Sept. 23, 2012
By Jon Cooper
It’s difficult to describe the three minutes, 48 seconds that took place on Grant Field Saturday afternoon, a game that will go down as a 42-36 overtime win for Miami.
It was as difficult to watch Georgia Tech players and coaches have to talk about it afterward.
“I don’t know what to say. I think I’m as disappointed as I’ve ever been,” said emotionally drained Georgia Tech Football head coach Paul Johnson. “It was like two or three different games. It looked like we were going to get blown out of our own stadium then we got righted and it looked like we were going to blow them out of the stadium. To their (Miami’s) credit, they came back. They made plays at the end of the game and we didn’t.”
“I’m just really disappointed,” he added. “Disappointed in the way it ended. It was….”
It was heartbreaking, devastating, and, unfortunately, too familiar for Georgia Tech this season.
The Jackets were a yard away from salting the game away with a little over 2:00 left. But at midfield, facing fourth and one, Tech chose to punt. It was the right move. Yet, typical of the day, even the right move misfired.
“You wish you had it back at the 50-yard line at fourth down and one, but you’ve got to punt the ball there,” he said. “You’ve got to make them go 90 yards. It’s almost like it wasn’t meant to be.”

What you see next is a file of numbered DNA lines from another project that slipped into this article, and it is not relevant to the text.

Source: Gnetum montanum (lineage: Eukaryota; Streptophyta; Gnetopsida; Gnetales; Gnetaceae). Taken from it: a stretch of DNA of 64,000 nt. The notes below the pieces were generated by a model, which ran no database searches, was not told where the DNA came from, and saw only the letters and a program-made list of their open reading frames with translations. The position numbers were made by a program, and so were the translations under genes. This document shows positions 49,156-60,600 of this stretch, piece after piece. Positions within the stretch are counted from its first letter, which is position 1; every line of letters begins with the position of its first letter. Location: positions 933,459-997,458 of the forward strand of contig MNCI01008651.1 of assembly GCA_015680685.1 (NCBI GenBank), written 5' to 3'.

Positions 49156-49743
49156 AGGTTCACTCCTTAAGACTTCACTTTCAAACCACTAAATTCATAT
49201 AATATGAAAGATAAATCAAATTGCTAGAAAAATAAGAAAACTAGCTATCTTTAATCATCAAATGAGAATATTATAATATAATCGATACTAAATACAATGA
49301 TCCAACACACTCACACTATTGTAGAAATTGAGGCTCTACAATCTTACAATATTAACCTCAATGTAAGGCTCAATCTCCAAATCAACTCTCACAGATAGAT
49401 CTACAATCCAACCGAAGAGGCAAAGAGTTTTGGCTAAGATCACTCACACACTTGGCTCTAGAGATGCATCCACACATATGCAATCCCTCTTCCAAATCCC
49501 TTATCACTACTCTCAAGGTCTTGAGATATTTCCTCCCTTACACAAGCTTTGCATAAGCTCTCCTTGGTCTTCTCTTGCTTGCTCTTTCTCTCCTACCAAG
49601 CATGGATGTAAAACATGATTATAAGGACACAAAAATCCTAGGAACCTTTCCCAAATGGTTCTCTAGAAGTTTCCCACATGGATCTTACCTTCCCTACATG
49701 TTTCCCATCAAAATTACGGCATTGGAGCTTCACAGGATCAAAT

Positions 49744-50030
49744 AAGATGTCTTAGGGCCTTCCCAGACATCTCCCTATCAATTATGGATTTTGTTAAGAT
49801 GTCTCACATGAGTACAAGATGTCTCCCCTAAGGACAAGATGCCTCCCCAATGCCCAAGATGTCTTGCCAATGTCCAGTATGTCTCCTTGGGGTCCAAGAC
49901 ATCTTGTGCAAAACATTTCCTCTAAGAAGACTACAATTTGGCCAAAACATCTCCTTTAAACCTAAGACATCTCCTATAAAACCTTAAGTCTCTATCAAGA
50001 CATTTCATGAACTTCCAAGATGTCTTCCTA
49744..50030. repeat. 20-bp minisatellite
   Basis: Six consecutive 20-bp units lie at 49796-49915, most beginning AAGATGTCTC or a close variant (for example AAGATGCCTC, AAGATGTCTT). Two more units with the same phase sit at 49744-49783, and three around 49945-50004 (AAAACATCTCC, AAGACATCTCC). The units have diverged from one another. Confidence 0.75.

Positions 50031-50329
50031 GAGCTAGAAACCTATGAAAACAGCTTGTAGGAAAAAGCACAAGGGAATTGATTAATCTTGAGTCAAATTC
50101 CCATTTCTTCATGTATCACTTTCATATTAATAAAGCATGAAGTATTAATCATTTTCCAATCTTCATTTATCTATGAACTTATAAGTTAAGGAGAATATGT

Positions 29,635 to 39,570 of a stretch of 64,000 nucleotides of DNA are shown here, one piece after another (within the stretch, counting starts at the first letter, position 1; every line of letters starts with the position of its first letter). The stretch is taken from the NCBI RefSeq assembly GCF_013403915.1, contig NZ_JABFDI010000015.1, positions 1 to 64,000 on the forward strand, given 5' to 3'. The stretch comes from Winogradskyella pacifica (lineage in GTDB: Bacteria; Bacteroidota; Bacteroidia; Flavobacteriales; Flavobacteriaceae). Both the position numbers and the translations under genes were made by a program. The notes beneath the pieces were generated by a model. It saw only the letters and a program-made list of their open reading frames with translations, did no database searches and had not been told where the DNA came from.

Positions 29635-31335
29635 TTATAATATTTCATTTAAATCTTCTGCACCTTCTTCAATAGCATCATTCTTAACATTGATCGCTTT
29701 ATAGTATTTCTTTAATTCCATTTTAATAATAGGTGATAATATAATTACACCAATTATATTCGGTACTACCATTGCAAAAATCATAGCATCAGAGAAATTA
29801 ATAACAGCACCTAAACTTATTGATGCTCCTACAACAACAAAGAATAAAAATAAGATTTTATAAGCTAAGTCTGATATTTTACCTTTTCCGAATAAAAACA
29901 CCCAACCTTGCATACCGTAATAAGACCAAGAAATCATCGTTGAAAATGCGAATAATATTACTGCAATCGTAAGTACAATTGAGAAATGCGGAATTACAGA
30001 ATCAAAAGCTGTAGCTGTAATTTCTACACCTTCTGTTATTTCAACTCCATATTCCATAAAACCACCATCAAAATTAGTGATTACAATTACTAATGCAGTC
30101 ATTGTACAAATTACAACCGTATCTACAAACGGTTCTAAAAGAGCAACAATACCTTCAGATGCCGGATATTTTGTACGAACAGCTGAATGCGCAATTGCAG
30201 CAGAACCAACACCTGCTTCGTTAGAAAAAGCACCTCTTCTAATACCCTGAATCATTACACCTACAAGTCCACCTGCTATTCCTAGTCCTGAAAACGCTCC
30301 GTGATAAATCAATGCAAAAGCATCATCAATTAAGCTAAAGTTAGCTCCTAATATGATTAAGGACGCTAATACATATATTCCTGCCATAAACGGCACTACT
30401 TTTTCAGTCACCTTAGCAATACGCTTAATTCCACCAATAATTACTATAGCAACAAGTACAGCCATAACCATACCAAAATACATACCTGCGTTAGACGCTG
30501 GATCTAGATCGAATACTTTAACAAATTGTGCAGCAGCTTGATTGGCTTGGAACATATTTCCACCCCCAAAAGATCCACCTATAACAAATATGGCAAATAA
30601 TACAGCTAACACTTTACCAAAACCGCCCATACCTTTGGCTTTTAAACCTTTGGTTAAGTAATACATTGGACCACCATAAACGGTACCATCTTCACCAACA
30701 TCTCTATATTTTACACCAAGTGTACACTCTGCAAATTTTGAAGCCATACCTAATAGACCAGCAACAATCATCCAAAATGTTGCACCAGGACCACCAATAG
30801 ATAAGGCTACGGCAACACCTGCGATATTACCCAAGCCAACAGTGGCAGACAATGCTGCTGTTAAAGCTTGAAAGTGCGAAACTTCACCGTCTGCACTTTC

Miami found a way to go 90 yards, aided by a phantom pass interference call, then won in overtime. But Johnson pointed to missed tackles more than missed calls or miscommunications.
Tech’s defense allowed 609 yards in total offense, the third-most ever against a Georgia Tech team.
The ending of the overtime possession was vexing, as Tech was unable to convert on fourth-and-one at the two.
The play was a quarterback follow.
“I checked for the toss. The defensive end widened out,” explained quarterback Tevin Washington, still in his jersey and pads. “So there were two guys on the tackle. There was only one guy to block two guys. So I tried to sneak it.”
He didn’t make it and Miami won the game two plays later.
The frustrating ending fit a game that had extreme momentum swings and saw each team overcome a three-score deficit.
A slow start was something Johnson had sought to avoid, remembering the last three years.
So imagine his agita when the Hurricanes hit a 65-yard touchdown pass play, on the game’s third play, then extended the lead to 19-0 late in the first quarter. The Jackets gift-wrapped a safety on a special teams miscue by Orwin Smith, then allowed a touchdown on the series following the free kick.
“The off-returner Jamal Golden decides whether I come out or not. We had some miscommunication,” said Smith, who had 93 yards on six kickoff returns. “My plan was to come out. I saw him put his hand up. He told me to stop, but my momentum kind of made me lean out of the end zone.”
But the Yellow Jackets hit back.
“We knew there were going to be opportunities,” said Washington, who ran for three touchdowns and completed 3-of-8 for 132 yards. “We just had to try to hold up our end, try to score every time we got the ball.”